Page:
A great many Tennessee residents will go through at least one divorce during the course of their lives. Many will walk away from that experience and cut all ties with their former spouse. Others will maintain a civil discourse with their ex, often for the purpose of raising shared children. Some might even remain friends after the dust has settled and the ink has dried. Very few, however, will intentionally leave an inheritance to their former husband or wife, although that is an outcome that can occur if the proper precautions are not taken.
After a divorce, many people will make changes to their will to prevent their former spouse from inheriting their assets or property. However, not everyone is aware that there are other measures that must also be taken. Any account that has a named beneficiary will become the property of the beneficiary upon the death of the account holder. This transfer takes place outside of the probate process and will happen in a very short timeframe following a death.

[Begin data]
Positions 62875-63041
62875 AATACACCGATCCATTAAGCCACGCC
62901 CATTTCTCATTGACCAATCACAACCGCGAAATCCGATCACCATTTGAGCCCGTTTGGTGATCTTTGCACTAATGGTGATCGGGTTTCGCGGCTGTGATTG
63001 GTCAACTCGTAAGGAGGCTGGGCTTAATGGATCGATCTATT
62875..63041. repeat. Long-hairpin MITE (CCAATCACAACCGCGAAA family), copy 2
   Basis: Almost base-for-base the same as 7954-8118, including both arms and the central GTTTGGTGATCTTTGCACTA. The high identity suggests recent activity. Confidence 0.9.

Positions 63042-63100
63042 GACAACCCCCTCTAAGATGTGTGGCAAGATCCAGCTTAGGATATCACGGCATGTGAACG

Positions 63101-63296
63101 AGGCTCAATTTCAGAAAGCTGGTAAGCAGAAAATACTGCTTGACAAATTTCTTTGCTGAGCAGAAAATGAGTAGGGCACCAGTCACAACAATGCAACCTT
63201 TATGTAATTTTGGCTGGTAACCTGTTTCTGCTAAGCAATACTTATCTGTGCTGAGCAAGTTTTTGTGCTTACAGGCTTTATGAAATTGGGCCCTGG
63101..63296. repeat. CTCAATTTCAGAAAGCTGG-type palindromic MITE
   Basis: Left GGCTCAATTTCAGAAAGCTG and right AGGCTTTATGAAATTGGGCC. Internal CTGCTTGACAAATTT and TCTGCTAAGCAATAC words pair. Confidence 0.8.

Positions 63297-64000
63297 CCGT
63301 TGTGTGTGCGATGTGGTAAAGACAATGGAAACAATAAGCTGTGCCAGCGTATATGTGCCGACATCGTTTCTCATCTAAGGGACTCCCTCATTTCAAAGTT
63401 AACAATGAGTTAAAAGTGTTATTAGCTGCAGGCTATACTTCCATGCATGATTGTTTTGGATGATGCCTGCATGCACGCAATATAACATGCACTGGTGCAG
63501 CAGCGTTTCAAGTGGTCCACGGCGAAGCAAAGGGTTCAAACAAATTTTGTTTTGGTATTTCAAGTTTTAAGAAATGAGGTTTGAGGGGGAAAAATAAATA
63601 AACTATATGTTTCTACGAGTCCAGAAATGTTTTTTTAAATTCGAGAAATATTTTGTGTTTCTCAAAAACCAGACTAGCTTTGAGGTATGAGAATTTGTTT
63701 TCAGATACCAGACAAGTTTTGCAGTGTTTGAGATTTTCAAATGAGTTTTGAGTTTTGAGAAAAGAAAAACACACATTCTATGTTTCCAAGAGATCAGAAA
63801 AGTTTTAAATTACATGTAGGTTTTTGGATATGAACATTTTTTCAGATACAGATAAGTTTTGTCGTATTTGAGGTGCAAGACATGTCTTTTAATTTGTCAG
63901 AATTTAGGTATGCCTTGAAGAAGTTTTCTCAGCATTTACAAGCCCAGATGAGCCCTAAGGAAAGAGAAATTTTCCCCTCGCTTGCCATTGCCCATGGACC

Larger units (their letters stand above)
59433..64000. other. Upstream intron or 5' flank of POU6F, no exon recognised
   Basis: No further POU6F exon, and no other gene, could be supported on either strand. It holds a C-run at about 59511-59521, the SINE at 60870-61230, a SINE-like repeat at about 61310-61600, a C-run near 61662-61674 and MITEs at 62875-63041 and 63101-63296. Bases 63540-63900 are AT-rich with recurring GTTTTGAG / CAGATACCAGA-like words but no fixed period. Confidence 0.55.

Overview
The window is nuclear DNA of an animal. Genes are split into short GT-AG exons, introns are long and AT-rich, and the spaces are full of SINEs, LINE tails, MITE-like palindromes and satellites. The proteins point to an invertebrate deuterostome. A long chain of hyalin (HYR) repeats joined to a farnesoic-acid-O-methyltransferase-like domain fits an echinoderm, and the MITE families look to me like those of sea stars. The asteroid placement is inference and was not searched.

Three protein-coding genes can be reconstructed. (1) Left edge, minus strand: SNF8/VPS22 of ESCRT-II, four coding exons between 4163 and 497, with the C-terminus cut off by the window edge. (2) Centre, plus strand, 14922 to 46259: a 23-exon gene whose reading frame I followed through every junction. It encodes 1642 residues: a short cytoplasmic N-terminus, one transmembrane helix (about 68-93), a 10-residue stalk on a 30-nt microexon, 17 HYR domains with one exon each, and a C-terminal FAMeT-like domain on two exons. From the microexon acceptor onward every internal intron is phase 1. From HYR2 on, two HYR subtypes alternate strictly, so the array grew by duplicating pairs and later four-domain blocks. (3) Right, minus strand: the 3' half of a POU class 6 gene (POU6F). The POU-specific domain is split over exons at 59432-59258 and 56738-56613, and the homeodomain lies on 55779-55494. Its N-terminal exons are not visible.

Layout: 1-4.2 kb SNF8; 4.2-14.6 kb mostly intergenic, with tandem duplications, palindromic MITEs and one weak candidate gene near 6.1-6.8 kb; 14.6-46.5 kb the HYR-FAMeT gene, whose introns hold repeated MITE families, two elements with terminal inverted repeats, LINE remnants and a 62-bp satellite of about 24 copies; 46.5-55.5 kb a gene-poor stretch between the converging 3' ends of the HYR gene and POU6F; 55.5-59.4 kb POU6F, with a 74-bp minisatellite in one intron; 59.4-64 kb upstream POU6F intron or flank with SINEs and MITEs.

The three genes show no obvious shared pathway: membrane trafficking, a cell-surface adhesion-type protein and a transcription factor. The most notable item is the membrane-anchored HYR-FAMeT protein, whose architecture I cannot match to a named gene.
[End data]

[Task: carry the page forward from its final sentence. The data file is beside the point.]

Accounts that have beneficiary designations include bank accounts, investments accounts, some retirement savings, pensions and other types of government benefits. Life insurance is another commonly overlooked asset. The person named on these types of accounts will inherit the wealth held within, no matter what the will or other estate planning documents say.
In order to prevent one's former spouse from receiving an unintentional inheritance, Tennessee residents must take the time to review all of their assets, including old pensions and rarely used accounts. Reviewing the beneficiary information on those accounts and making any necessary changes can save loved ones a lot of time, stress and expense in the event of the death of the account holder. Remaining friendly with a former spouse is always a good thing, but leaving him or her a pension or investment fund is another thing entirely.
Source: USA Today, "Your ex could get rich if you don't update your beneficiaries", Jeff Reeves, Jan. 14, 2016